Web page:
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Striped Bark Scorpion (Centruroides vittatus) | by sankax
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Striped Bark Scorpion (Centruroides vittatus)

A Striped Bark Scorpion (Centruroides vittatus). In San Antonio, if you flip over 5 rocks, chances are you'll find two of these guys.


Scorpions remain sheltered in the daytime and become active at night, which helps with thermoregulation and water balance. Perhaps these scorpions most interesting behavior though, is their elaborate courtship ritual that may last for hours. The two scorpions grasp each other's pincers and jaws and dance back and forth. Finally, the male deposits a sac of sperm on the ground and pulls the female over it. Then, she picks the sac up with a special organ on her abdomen and fertilization occurs.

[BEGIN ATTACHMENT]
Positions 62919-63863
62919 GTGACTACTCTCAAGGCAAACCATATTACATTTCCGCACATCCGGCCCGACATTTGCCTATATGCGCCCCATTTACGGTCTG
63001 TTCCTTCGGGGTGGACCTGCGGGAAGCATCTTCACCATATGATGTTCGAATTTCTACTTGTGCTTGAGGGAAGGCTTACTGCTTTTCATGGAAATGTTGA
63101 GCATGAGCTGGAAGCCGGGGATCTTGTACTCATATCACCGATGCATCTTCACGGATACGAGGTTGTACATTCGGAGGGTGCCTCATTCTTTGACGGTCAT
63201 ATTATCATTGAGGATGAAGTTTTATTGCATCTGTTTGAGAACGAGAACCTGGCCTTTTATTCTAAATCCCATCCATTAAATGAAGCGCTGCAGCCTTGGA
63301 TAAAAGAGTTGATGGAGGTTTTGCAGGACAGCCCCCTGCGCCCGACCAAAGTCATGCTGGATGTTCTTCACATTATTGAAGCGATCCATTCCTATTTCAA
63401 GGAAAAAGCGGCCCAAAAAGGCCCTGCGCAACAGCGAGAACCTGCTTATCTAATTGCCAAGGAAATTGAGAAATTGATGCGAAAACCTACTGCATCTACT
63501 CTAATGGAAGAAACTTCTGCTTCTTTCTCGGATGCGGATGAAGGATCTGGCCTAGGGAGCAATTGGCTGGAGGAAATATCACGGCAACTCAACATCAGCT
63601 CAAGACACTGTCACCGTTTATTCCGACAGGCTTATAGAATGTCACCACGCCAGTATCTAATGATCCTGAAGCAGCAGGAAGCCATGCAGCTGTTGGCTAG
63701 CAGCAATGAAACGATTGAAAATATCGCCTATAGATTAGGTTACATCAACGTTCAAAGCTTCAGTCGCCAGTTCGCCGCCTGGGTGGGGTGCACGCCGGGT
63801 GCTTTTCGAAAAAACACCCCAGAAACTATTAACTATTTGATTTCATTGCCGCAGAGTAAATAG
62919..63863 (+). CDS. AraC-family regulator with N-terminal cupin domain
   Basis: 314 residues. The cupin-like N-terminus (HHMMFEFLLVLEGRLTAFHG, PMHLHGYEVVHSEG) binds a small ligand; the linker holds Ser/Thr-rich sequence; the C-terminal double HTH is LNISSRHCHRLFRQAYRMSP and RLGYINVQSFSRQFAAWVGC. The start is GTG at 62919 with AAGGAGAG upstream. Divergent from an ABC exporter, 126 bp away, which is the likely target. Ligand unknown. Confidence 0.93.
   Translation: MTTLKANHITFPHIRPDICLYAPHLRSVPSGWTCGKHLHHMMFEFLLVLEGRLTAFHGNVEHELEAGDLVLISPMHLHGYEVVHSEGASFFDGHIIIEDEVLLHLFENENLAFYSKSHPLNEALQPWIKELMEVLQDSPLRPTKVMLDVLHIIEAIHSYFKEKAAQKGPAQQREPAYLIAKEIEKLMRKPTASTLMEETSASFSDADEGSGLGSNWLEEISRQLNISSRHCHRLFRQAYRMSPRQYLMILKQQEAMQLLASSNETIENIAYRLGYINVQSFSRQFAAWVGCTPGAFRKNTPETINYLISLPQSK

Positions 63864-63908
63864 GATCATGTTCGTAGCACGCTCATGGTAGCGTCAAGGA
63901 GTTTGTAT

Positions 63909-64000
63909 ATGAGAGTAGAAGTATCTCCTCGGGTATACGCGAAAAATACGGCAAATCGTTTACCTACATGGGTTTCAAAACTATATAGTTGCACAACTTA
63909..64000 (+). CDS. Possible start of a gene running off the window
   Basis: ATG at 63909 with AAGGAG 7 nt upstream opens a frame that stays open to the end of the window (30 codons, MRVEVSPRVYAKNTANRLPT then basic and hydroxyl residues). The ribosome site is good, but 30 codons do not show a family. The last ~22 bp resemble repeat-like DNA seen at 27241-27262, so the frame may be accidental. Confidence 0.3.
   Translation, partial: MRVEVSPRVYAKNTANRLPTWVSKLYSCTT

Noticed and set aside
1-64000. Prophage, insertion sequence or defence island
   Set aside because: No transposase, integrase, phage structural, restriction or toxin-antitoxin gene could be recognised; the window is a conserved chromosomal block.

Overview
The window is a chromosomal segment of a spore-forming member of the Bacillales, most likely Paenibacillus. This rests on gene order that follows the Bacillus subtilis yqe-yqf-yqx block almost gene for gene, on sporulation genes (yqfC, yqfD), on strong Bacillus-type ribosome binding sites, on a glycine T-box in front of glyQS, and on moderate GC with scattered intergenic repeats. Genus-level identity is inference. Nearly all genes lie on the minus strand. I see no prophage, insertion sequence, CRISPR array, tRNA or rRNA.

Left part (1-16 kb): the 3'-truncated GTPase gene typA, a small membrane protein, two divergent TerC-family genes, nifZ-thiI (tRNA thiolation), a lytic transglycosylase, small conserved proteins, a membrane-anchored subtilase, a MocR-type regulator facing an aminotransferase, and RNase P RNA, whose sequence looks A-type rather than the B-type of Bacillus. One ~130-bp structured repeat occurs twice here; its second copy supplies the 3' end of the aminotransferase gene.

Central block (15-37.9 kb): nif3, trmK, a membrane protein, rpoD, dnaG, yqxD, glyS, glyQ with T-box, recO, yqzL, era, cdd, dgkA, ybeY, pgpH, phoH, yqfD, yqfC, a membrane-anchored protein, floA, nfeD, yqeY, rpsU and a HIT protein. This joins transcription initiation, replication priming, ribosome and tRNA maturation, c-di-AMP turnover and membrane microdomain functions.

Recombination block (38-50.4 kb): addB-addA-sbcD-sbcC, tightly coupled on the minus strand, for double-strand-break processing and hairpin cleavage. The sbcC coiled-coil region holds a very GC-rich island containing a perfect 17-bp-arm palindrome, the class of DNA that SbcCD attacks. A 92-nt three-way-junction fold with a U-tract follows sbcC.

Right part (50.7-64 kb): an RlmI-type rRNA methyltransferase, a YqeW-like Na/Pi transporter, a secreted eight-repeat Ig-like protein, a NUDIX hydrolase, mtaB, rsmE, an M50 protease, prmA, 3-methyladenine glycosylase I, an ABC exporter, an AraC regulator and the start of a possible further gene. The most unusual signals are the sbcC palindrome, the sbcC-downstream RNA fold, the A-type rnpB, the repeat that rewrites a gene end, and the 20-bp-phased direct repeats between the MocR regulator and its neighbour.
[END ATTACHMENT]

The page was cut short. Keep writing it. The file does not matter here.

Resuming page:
The striped scorpion is primarily insectivorous, consuming mostly spiders, centipedes, crickets, flies, beetles, and other small insects. The scorpion stalks its prey mostly at night and depends on its senses of touch and smell. Comblike chemical receptor organs on their undersides contact the ground as they walk, which helps them track prey. Theses scorpions catch their food by grabbing and crushing them with their powerful pinchers. They then bring their tail over their body and sting the victims. The prey jerk compulsively and are paralyzed by the venom. They die in the scorpions' rigid grasp. The scorpions then chew the prey into a semi-liquid state, that they can suck up with their tiny mouths.


While their stings can be painful to humans, they are not considered dangerous. he sting is very rarely fatal, and even then, death is due to anaphylactic shock.


Raynox DCR-150 mounted on my Panasonic FZ8.

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Taken on May 10, 2008